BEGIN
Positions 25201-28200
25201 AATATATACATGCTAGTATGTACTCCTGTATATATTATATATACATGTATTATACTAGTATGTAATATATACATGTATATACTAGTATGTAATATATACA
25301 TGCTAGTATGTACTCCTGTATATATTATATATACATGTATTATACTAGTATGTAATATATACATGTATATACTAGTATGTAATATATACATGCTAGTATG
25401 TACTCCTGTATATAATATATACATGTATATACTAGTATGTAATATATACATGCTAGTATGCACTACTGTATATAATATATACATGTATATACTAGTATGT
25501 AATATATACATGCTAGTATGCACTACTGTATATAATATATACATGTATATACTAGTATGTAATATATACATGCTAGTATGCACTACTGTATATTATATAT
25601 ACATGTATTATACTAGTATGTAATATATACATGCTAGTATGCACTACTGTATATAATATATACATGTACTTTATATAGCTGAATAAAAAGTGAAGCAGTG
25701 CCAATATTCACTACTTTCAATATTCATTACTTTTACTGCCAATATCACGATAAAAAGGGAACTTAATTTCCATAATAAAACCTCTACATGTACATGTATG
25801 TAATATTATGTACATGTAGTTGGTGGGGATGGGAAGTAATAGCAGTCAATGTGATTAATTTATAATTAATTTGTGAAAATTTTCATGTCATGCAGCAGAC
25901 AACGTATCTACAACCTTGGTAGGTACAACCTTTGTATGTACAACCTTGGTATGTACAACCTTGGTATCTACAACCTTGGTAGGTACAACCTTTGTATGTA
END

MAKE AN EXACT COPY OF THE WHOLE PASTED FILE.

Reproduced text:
Positions 25201-28200
25201 AATATATACATGCTAGTATGTACTCCTGTATATATTATATATACATGTATTATACTAGTATGTAATATATACATGTATATACTAGTATGTAATATATACA
25301 TGCTAGTATGTACTCCTGTATATATTATATATACATGTATTATACTAGTATGTAATATATACATGTATATACTAGTATGTAATATATACATGCTAGTATG
25401 TACTCCTGTATATAATATATACATGTATATACTAGTATGTAATATATACATGCTAGTATGCACTACTGTATATAATATATACATGTATATACTAGTATGT
25501 AATATATACATGCTAGTATGCACTACTGTATATAATATATACATGTATATACTAGTATGTAATATATACATGCTAGTATGCACTACTGTATATTATATAT
25601 ACATGTATTATACTAGTATGTAATATATACATGCTAGTATGCACTACTGTATATAATATATACATGTACTTTATATAGCTGAATAAAAAGTGAAGCAGTG
25701 CCAATATTCACTACTTTCAATATTCATTACTTTTACTGCCAATATCACGATAAAAAGGGAACTTAATTTCCATAATAAAACCTCTACATGTACATGTATG
25801 TAATATTATGTACATGTAGTTGGTGGGGATGGGAAGTAATAGCAGTCAATGTGATTAATTTATAATTAATTTGTGAAAATTTTCATGTCATGCAGCAGAC
25901 AACGTATCTACAACCTTGGTAGGTACAACCTTTGTATGTACAACCTTGGTATGTACAACCTTGGTATCTACAACCTTGGTAGGTACAACCTTTGTATGTA